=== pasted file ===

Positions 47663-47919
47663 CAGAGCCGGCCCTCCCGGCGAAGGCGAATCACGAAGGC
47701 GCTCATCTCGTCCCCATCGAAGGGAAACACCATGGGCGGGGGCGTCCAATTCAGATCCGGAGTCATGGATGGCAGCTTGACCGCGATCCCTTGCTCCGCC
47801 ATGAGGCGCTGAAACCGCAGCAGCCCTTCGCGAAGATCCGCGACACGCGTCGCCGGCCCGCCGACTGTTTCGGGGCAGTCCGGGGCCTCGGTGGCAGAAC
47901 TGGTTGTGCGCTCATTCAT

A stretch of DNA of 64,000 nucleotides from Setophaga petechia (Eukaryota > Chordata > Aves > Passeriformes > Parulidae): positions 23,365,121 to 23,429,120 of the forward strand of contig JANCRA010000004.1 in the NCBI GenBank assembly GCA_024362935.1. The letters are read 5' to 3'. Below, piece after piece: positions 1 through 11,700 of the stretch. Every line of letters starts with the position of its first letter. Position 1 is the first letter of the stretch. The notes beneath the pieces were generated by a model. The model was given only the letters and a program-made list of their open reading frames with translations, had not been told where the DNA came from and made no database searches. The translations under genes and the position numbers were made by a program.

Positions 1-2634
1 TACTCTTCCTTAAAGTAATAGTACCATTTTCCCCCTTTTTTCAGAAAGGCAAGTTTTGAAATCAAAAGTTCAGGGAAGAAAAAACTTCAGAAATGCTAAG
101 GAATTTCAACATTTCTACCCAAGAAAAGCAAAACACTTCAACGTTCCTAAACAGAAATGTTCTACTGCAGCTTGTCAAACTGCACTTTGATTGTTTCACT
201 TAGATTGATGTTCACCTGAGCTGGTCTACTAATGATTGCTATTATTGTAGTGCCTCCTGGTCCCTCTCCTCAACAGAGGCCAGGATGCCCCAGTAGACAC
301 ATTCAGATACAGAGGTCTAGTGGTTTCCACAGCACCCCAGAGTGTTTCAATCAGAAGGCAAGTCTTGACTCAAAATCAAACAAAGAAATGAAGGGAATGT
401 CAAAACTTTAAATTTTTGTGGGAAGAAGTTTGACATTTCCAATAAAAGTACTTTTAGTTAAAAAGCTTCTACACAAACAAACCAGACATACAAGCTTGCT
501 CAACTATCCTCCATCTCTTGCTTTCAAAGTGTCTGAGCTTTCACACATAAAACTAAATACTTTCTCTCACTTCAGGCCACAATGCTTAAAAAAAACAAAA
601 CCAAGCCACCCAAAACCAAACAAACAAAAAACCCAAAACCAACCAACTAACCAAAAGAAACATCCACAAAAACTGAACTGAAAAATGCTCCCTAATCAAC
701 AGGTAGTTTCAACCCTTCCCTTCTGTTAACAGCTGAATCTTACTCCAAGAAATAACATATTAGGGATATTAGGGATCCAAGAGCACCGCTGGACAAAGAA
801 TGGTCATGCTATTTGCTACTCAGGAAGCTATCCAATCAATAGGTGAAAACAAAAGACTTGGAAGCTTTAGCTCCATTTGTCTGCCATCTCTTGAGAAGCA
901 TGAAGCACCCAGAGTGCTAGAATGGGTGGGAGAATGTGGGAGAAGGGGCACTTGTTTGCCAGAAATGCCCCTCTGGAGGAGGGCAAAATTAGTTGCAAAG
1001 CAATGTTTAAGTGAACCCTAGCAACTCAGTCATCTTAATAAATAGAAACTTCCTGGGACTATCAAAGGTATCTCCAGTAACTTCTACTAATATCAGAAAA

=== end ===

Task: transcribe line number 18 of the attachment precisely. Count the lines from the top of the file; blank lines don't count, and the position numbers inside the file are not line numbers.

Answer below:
1001 CAATGTTTAAGTGAACCCTAGCAACTCAGTCATCTTAATAAATAGAAACTTCCTGGGACTATCAAAGGTATCTCCAGTAACTTCTACTAATATCAGAAAA